10859954295?profile=RESIZE_710xVisitors set off on a trail at the Arthur R. Marshall Loxahatchee Wildlife Refuge west of Boynton Beach. Coastal Star file photo

By Brian Biggane

You know the feeling. You’ve just polished off Thanksgiving dinner with all the trimmings — including a thick slice of pumpkin pie — and it’s time to sit back on the couch and watch some football.
Or is it? When you think about the mega-calories your body just consumed and the weight gain that’s almost sure to follow, you might have other ideas. A walk sounds like a pretty good plan.
So, pull on those walking shoes, grab a bottle of water and dress appropriately. If your favorite park allows dogs, grab a leash and bring Fido — and make sure to bring water for him, too.
Here are five suggestions for places to walk off your turkey dinner:

Arthur R. Marshall Loxahatchee National Wildlife Refuge
It’s a drive of 20-30 minutes from the barrier island out to the western expanses of Boynton Beach Boulevard, but for a taste of the Everglades you can’t do much better.
Once you reach State Road 7 (U.S. Route 441), turn left, travel a mile or two and you’ll see the sign just before Bedner’s Market on the right. Drive down to the large parking lot and get ready to hike.
Most of the walks are rated easy, some on boardwalks, and can be done in less than an hour. There’s a lot to see: alligators, bobcats and white-tailed deer, plus a variety of birds such as sandhill cranes, pileated woodpeckers, herons, egrets, wood storks and the federally endangered snail kite. Pet walking is allowed only on the perimeter levee.
The refuge opens daily at 9 a.m., 10216 Lee Road, Boynton Beach. www.fws.gov/refuge/arthur-r-marshall-loxahatchee.

Lantana Nature Preserve
The preserve sits at 440 E. Ocean Blvd., just west of the Carlisle Palm Beach senior residences and a few hundred yards from State Road A1A.
The shady park was reopened by town officials on Feb. 3, 2021, with a new 6-foot-wide concrete trail.
Hurricane Irma left both the 61/2-acre nature preserve and the old pathway in shambles in 2017, and after years of debate on what material to use, the Town Council agreed to replace the washed-away surface with concrete.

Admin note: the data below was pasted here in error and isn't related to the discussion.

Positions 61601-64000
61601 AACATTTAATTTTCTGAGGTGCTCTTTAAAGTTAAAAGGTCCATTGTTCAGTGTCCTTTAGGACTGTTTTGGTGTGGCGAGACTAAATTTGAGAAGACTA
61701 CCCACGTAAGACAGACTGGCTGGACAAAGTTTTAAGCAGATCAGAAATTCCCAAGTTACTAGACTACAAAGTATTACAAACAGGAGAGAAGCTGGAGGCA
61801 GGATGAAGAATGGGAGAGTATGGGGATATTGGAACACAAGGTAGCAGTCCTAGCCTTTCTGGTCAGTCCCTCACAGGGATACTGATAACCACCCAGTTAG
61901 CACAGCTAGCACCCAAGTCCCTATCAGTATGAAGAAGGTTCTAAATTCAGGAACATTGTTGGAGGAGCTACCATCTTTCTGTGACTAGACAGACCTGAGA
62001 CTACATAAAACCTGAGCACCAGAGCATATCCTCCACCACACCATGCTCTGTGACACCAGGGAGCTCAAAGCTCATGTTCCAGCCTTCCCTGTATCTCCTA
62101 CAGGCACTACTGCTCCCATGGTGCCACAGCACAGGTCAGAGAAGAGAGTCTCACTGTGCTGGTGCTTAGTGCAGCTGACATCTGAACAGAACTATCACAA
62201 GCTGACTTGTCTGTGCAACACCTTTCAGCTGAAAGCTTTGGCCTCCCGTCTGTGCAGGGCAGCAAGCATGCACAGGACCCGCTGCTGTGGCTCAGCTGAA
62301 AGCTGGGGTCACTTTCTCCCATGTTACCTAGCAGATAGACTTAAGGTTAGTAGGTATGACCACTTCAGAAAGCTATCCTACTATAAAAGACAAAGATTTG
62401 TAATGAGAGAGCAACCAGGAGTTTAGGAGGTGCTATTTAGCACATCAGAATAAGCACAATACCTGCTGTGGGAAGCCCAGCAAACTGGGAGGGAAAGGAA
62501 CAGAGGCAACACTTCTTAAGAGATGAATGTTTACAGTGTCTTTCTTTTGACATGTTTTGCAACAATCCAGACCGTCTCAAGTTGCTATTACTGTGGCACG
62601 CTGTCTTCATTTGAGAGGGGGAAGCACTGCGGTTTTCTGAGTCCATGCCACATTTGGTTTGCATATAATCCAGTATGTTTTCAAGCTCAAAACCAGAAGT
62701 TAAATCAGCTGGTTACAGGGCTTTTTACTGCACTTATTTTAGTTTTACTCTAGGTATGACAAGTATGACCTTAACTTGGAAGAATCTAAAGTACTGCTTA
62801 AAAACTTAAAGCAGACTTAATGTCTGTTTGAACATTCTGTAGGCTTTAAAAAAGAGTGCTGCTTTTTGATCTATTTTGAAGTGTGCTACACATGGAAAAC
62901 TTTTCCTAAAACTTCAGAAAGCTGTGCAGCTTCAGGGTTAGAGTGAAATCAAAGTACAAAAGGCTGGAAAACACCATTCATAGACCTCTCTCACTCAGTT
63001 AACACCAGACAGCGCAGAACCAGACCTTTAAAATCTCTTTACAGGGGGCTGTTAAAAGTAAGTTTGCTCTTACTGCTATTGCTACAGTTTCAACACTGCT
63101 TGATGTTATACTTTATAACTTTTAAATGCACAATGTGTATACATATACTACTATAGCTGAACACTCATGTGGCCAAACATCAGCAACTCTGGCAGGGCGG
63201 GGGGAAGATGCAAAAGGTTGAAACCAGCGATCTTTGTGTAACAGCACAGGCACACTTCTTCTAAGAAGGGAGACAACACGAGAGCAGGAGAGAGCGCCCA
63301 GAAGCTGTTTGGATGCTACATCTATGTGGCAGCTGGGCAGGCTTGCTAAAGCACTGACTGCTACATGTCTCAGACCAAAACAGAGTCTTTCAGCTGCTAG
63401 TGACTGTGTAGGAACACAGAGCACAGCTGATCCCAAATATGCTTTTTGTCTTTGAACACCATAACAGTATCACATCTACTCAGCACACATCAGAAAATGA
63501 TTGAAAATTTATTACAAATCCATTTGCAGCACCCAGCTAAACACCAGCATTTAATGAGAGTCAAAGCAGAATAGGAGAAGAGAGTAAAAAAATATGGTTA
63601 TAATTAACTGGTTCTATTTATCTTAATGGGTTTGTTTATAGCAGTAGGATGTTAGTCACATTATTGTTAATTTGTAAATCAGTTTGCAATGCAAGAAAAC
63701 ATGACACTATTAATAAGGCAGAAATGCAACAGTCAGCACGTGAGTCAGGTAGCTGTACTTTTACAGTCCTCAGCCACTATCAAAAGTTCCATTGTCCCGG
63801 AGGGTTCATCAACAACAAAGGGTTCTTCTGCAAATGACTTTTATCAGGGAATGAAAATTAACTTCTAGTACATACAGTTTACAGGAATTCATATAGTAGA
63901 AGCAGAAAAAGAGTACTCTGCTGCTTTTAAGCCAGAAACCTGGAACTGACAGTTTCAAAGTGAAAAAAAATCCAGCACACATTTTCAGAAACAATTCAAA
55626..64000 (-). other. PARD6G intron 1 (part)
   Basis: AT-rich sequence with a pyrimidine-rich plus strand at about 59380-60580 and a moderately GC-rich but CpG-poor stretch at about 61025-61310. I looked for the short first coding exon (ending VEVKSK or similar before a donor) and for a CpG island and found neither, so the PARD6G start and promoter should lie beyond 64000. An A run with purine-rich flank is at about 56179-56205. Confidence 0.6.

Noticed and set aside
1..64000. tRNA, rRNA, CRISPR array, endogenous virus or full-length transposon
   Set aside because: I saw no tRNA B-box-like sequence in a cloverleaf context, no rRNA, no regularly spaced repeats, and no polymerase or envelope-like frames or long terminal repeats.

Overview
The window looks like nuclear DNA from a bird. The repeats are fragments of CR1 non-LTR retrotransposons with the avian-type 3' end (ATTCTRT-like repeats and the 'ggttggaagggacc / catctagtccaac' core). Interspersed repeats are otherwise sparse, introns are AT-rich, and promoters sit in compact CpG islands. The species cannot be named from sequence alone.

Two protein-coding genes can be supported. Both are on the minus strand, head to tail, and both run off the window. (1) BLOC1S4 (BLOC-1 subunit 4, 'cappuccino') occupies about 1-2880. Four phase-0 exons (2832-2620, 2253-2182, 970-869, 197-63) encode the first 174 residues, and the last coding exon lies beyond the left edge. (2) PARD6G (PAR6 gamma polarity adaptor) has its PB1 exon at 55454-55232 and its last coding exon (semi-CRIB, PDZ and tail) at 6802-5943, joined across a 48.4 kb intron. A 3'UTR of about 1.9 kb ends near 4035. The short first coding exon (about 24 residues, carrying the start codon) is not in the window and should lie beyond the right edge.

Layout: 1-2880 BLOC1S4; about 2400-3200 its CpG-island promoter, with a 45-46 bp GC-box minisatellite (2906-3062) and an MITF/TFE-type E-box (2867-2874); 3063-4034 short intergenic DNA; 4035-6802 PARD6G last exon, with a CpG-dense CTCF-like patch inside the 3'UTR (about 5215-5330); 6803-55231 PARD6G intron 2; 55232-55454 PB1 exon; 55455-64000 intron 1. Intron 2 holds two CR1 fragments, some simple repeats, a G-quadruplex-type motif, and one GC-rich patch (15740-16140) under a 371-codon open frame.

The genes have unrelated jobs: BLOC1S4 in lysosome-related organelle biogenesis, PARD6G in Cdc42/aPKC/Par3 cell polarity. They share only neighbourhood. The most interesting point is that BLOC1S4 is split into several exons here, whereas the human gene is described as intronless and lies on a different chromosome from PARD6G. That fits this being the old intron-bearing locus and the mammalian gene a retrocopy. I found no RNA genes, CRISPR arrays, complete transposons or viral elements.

The tree canopy is lush enough to provide shade almost throughout the walkway, which cuts through the vegetation for more than a half-mile. The western edge of the path is only yards from a waterway, bringing the possibility of turtles and many migratory birds into view.
There's an attractive gazebo is near the front. The land has only six or seven free parking spots, but the lot rarely fills up.

Open: Sunrise to sunset/www.lantana.org/maps/location/NaturePreserve.

Palm Beach Lake Trail
For people seeking a waterside stroll, this trail offers a 51/2-mile stretch alongside some of the prettiest homes in Palm Beach.
Running from South Lake Drive near Peruvian Avenue to just north of the Sailfish Club, the trail accommodates hundreds of walkers and cyclists every day.
Tall hedges obscure some of the opulent homes and cottages from view, but the Intracoastal Waterway lapping up a few feet away and the yachts tied up at docks keep the views interesting.
Although parking in Palm Beach can be a hassle, streets around the Royal Poinciana Plaza and Flagler Museum — both of which abut the path — have plenty of free spots.
www.thepalmbeaches.com/blogs/walking-biking-palm-beach-lake-trail.

Caloosa Park
The park, less than a 10-minute drive from the Woolbright Road bridge at 1300 SW 35th Ave. in Boynton Beach, is a 64-acre gem run by Palm Beach County. It features something for everyone — from walking paths to tennis and pickleball courts to playgrounds and shaded barbecue spots.
Living a few blocks away, I walked my dog here almost daily for more than 15 years and jogged and biked around the multiuse trails that crisscross the park for miles.
A stocked lake nearly 2,000 feet long offers fishing. An exercise course features 20 stations. The park also has 16 handball/racquetball courts and a lighted roller hockey rink.
www.palmbeachsports.com/facilities/caloosa-park.

Gumbo Limbo Nature Center
While the nature walks are only a small part of all that happens at Gumbo Limbo — the aquariums, sea turtle rehabilitation programs and monitoring of sea turtle nests keep the staff busy daily — the two relatively small trails offer plenty to see in their own right.
Gumbo Limbo is at 1801 N. Ocean Blvd. in Boca Raton, along the west side of A1A between Spanish River Boulevard and Palmetto Park Road.
The half-mile Coastal Hammock trail runs next to the Intracoastal Waterway and a Nature Center spokesman recommended it as a quiet, undeveloped tract that features native plants and mangroves as well as animal life such as raccoons and a variety of crabs.
The quarter-mile Ashley trail includes the Butterfly Garden and a chickee hut.
The trails close at dusk. The Nature Center building is closed Thanksgiving but otherwise is open from 9 a.m. to 4 p.m. (It opens at noon Mondays.) Parking is free. Pets are not permitted, but service animals are allowed.
www.gumbolimbo.org.

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